Just as with the early evolution of sports like rugby cricket and athletics in the Second City when Glasgow Accies took leading role history is now repeating itself with the advent of Womens Cricket at New Anniesland.
The Herald reports
Gals out to break new boundaries
Susan Swarbrick firstname.lastname@example.org
FROM a playing field on a leafy Glasgow side street comes the distinctive crack of leather on willow. In the centre of the grassy pitch, a small group of women are gathered around a wooden wicket, their laughter carrying in the warm summer air.
Dressed in shorts and borrowed shirts, Scotland’s newest women’s cricket team are getting in some practice. Glasgow Accies Ladies Squad – GALS for short – is the first and only all-women team in the city. Founded in September, it is one of six teams which will contest the inaugural Scottish Ladies Cricket League.
Instrumental in getting the squad up and running was the captain Caroline Sweetman, 27, a Glasgow-based physiotherapist. Sweetman – “Sweets”, as she is known among team-mates – began playing cricket aged 12, is a regular in the Scottish women’s national squad and spent six years playing for the girls’ team at George Watson’s College in Edinburgh. For the past three years, she has turned out for Glasgow Accies men’s team.
Last autumn she and other female players who had been training informally at Glasgow Green as Western Women and Girls, mooted the idea of setting up a women’s club under the Glasgow Accies banner.
The club agreed and the fledgling Glasgow Accies Ladies Squad was formed. “We have 10-15 regulars and would love to get more people along to join us,” said Sweetman. “Anyone can give it a go, even if they have never played cricket before.”
Among the latest additions are Hazel Telford, 23, a PE teacher from Newton Mearns, and Kay Hunter, 36, a head teacher from Bearsden. “The social aspect was a big lure for me,” said Telford. “I don’t enjoy watching cricket on the television and can understand why a lot of people don’t either, but playing is completely different. People think cricket is dull but it’s actually exciting to play.”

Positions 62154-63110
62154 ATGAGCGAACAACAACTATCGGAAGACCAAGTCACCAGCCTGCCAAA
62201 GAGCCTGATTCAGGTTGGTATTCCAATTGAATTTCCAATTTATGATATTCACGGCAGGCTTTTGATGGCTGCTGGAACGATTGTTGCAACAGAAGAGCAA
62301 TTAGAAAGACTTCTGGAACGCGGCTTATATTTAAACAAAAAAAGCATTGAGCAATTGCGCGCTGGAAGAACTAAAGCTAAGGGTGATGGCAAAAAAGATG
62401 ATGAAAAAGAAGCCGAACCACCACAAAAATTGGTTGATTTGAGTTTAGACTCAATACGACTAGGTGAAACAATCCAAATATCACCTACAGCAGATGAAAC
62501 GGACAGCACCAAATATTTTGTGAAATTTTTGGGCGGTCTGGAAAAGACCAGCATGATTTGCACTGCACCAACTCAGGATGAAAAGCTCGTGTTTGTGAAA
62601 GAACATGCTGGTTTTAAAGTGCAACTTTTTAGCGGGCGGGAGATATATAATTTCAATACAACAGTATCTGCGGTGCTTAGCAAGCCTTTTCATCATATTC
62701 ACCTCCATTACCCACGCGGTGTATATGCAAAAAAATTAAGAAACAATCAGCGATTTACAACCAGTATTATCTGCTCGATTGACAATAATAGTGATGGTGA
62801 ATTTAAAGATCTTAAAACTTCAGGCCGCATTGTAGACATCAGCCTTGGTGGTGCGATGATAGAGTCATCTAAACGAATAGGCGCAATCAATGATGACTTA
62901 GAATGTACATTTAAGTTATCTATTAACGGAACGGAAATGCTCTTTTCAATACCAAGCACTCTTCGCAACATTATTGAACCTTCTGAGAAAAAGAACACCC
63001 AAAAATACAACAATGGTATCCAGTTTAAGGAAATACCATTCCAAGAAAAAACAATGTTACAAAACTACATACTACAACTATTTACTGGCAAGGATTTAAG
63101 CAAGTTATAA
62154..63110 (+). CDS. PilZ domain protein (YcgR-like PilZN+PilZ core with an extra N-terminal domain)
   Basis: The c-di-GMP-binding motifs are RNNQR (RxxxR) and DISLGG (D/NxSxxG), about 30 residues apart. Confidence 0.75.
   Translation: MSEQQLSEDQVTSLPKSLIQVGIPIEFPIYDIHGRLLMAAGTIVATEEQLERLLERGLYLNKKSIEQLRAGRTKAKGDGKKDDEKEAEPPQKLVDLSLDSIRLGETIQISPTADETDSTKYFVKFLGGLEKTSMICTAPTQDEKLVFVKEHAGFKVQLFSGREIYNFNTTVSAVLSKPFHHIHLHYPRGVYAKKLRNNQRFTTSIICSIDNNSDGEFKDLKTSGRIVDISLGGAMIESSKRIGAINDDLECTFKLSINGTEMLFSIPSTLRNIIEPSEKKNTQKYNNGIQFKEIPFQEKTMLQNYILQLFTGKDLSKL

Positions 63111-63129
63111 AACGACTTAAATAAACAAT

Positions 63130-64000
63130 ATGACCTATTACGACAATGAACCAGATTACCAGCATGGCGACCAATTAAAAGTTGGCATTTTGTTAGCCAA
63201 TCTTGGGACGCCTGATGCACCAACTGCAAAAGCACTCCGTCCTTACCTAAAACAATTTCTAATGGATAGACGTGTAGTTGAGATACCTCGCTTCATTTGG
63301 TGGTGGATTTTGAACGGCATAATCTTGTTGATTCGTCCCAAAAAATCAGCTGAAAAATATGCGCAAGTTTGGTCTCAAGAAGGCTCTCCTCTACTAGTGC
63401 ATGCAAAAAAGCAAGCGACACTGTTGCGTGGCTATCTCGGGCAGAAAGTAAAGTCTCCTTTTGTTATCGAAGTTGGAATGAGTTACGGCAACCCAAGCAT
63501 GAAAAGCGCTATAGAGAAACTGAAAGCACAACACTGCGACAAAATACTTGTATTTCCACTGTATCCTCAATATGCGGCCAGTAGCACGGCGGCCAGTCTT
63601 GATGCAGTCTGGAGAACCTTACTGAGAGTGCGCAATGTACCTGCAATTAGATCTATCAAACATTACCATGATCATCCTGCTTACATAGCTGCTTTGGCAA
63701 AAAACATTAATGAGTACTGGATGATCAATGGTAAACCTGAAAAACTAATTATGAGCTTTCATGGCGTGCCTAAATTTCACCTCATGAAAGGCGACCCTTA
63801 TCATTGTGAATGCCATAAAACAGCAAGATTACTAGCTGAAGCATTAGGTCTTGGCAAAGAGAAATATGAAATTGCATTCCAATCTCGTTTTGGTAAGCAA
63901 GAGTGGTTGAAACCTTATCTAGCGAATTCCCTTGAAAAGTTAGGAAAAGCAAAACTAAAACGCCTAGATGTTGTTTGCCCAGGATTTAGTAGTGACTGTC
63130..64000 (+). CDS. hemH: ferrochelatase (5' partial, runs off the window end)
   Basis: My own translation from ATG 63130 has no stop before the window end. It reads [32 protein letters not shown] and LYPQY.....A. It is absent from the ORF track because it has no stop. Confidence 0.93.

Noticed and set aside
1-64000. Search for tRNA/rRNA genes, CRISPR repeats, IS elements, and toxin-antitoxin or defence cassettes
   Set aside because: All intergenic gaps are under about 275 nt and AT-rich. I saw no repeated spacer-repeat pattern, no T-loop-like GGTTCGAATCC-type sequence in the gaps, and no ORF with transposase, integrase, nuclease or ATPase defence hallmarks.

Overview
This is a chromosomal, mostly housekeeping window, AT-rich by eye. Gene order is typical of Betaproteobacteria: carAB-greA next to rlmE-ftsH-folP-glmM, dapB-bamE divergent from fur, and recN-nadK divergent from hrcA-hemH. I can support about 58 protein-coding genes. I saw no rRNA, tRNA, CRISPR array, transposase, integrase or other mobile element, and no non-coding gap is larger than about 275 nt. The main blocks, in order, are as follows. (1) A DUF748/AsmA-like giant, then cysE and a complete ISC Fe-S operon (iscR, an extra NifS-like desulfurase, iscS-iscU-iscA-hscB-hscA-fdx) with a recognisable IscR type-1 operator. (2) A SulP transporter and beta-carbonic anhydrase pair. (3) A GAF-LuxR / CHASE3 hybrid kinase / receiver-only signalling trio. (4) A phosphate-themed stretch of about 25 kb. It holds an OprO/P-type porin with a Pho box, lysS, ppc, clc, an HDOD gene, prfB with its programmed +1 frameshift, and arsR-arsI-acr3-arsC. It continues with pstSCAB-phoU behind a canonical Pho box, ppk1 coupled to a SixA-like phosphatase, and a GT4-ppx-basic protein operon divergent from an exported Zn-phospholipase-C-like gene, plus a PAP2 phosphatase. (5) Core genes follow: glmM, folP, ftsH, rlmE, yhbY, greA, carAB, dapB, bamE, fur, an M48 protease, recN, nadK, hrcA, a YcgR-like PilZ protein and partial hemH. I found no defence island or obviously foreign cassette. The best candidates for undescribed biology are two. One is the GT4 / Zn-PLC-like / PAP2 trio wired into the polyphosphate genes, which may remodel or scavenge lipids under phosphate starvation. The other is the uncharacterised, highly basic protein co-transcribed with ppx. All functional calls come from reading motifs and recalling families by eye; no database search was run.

Hunter nods in agreement. “People often think you need to have played cricket before but my baseline of experience was nothing,” she said. “Everyone has been great in helping us. There are always people who are newer than you, as well as more experienced players to show you what to do.”
For Samantha Haggo, 18, a business and French student at the University of Glasgow, cricket is in her blood. She began playing aged seven and is a regular for Prestwick CC’s men’s second XI as well as the Scottish women’s squad. Her uncle, David Haggo, was a wicketkeeper for Scotland and her father, Allan, is an umpire in the sport’s Premiership.
“It’s great to see interest in the women’s sport growing,” she said. “I can say from experience that, as a woman playing for a men’s team, it can sometimes feel like you miss out on a lot of the changing-room jokes and social side of things. In a girls team it’s a different atmosphere and such fantastic camaraderie.”
Not everyone is keen, though. “I tried to get my sister involved but she wasn’t up for it,” added Haggo. “She prefers ice skating.”
Joining the GALS when the Scottish Ladies Cricket League starts on Sunday week will be the squads of Stirling County, Ayr, Borders, Kinross and Corstorphine. All six teams will compete in the Scottish Ladies Cricket Cup in July, a competition now in its second year.
Scotland still has a long way to go before it emulates the success of the sport in England and Wales where there is a National Premier League and more than 200 ladies teams playing at regional and county level.
A driving force behind raising the game’s profile on home soil is Kari Anderson, captain of the Scotland women’s team and a development officer for the sport. Anderson, 28, is also the new head coach of the national squad.
“Over the past year we have seen the sport really start to grow in Scotland,” she said. “Outwith those six teams in the league there are other clubs and schools running ladies’ programmes as well. My job is to support not only those teams in the league, but to help the others who aren’t quite at that stage yet.
“Cricket doesn’t get the same publicity in this country that football and rugby do,” she said. “It is our aim to grow the sport to the stage where we have 10 strong and sustainable ladies’ cricket clubs in Scotland within the next three to four years.
“Ideally we would be looking to expand the league to have two divisions within the next four years too. We are realistic, however, that this is the first year of the league, and will need to see how things go.”